The Volkswagen Polo could live on for at least another five years, thanks to adjustments made to European emissions regulations.

    The initial regulations were set to be introduced this year and would have killed Volkswagen’s smallest car, as the company had said it would have been prohibitively expensive to adapt it to be compliant.

    But due to widespread criticism from across the car industry, European lawmakers this year passed a watered-down version of the Euro 7 regulations that largely mirrored the existing Euro 6 standards.

    The change has saved cars like the Polo, with Volkswagen brand CEO Thomas Schäfer telling Autocar the “Polo will carry on… definitely until the end of this decade”.

    “We will keep it fresh,” he said. “The car runs well. It’s a good entry into the brand.”

    That suggests the current, 2017-vintage car will receive additional updates. It last received a facelift in 2021.

    Mr Schäfer told Autocar that despite the change to emissions regulations, there were still some added costs due to Europe’s General Safety Regulation 2, which mandates a range of advanced driver assistance and safety features.

    “That’s the real complication, but we did it now across the brands, and I think we can carry on,” he said.

    The revised Euro 7 emissions regulations are “not as crazy [as] was posited initially”, according to Mr Schäfer.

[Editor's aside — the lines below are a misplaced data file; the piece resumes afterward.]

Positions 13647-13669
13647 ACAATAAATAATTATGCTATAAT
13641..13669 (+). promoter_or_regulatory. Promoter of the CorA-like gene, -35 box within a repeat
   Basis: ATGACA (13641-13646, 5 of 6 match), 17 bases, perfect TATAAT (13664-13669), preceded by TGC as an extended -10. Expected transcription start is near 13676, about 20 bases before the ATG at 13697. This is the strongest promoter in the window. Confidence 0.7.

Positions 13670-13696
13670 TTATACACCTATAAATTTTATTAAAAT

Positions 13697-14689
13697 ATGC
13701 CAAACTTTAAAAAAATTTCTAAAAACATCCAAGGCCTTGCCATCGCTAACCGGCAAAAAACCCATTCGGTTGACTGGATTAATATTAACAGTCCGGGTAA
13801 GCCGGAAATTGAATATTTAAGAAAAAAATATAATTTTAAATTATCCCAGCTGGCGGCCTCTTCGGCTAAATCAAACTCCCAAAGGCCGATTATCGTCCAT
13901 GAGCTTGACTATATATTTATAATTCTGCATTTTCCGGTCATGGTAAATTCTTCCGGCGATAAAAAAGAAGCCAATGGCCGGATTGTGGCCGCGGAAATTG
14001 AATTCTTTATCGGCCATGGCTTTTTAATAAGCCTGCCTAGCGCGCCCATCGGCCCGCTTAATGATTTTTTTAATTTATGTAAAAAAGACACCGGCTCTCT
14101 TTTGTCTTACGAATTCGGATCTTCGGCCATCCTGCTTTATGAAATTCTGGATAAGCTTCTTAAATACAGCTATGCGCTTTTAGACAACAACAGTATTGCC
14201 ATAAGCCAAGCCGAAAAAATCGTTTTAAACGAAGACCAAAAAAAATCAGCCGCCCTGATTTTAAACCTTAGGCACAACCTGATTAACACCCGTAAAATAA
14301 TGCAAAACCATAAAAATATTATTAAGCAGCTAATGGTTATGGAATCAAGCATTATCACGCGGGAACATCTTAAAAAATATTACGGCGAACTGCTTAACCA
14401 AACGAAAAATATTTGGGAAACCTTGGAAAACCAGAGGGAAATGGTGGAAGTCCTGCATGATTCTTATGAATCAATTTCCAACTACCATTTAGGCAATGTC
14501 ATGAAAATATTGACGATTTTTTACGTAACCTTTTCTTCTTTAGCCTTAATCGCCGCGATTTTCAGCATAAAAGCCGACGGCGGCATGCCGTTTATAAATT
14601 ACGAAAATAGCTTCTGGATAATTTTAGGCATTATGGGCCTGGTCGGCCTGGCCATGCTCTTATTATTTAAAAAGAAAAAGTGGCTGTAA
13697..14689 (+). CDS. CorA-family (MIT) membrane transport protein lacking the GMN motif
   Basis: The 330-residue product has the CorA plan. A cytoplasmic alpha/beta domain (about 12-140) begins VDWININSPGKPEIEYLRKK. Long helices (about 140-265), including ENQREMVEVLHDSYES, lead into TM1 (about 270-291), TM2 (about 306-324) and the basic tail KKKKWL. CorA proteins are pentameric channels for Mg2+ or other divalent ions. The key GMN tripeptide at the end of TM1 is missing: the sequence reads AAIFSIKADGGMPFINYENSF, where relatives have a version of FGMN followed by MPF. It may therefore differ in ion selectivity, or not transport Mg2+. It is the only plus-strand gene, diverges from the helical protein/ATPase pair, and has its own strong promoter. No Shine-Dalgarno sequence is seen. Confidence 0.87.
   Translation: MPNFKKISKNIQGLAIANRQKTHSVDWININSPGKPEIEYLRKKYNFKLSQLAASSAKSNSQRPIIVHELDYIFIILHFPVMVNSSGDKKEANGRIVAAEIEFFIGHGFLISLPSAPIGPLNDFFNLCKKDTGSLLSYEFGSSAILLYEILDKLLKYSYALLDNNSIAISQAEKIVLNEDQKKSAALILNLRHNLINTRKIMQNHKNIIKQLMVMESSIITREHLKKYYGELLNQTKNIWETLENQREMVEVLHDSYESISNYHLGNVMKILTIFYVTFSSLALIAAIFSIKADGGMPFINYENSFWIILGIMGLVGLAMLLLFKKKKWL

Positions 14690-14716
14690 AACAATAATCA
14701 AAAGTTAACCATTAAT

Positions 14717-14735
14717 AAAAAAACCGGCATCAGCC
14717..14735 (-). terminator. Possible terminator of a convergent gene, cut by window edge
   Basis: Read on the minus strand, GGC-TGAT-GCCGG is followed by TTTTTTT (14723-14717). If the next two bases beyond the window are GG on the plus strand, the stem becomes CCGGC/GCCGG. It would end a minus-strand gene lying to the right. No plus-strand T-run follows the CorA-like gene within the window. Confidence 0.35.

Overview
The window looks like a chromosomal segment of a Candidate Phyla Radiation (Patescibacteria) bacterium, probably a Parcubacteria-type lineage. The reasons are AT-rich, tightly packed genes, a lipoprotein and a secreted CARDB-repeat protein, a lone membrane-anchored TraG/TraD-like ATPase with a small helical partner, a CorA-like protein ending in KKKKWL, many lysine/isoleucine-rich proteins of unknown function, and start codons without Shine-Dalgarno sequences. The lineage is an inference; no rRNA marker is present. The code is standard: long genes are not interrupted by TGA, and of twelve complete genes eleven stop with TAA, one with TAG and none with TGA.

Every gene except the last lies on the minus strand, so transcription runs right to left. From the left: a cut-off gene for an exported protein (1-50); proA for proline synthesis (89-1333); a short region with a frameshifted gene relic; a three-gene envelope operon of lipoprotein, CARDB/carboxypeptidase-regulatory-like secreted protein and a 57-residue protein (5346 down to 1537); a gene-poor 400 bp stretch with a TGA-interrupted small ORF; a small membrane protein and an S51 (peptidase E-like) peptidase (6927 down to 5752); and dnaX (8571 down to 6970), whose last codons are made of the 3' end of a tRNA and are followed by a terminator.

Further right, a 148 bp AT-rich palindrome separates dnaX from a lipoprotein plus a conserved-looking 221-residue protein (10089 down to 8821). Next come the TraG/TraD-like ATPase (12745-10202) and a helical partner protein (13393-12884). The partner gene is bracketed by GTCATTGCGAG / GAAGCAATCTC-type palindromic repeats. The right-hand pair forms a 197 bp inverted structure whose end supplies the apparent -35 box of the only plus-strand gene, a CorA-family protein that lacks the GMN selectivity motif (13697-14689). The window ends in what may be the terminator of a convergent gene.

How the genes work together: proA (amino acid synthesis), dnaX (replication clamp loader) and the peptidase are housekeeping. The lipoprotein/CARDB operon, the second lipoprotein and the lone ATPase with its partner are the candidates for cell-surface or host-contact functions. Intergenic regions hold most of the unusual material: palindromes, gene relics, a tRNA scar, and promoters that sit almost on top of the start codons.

The original proposal called for stricter testing protocols and the harmonisation of emissions limits for both petrol and diesel passenger cars, with the aim of reducing nitrogen oxide (NOx) emissions by 35 per cent and tailpipe particulates by 13 per cent compared to the Euro 6 standards.

    Now, the existing Euro 6 test conditions and exhaust emissions limits have been retained for passenger cars and vans, which permit diesel cars to emit NOx at a maximum rate of 80mg/km and petrol cars at 60mg/km.

    At the same time, petrol cars retain a 1.0g/km carbon monoxide threshold, while diesel cars are limited to 0.5g/km.

    There are, however, new brake particle emissions limits, minimum performance requirements for electric and hybrid battery durability, and a new requirement for tyres to meet abrasion rates to receive approval for sale among other changes.

    The new rules will apply to cars and vans in Europe from July 2030, and to buses and trucks from July 2031.

    The revised ‘EU6e’ ruleset is the result of complaints from manufacturers like Stellantis and Renault, who argued it would’ve been too expensive to implement the original Euro 7 rules and taken away from their goals of securing electric-only lineups by 2035.

    The new rules mean cars like the Polo can carry on for the time being, as the continuation of many EU6 emissions means there will be little impact on the cost of homologation.

    MORE: Europe abandons tougher emissions laws for petrol, diesel cars
    MORE: Everything Volkswagen Polo

    Max Davies

    Max Davies is an automotive journalist based in Melbourne, Australia. Max studied journalism at La Trobe University and stepped into the automotive world after graduating in late 2023. He grew up in regional Victoria, and with a passion for everything motorsport is a fan of Fernando Alonso.

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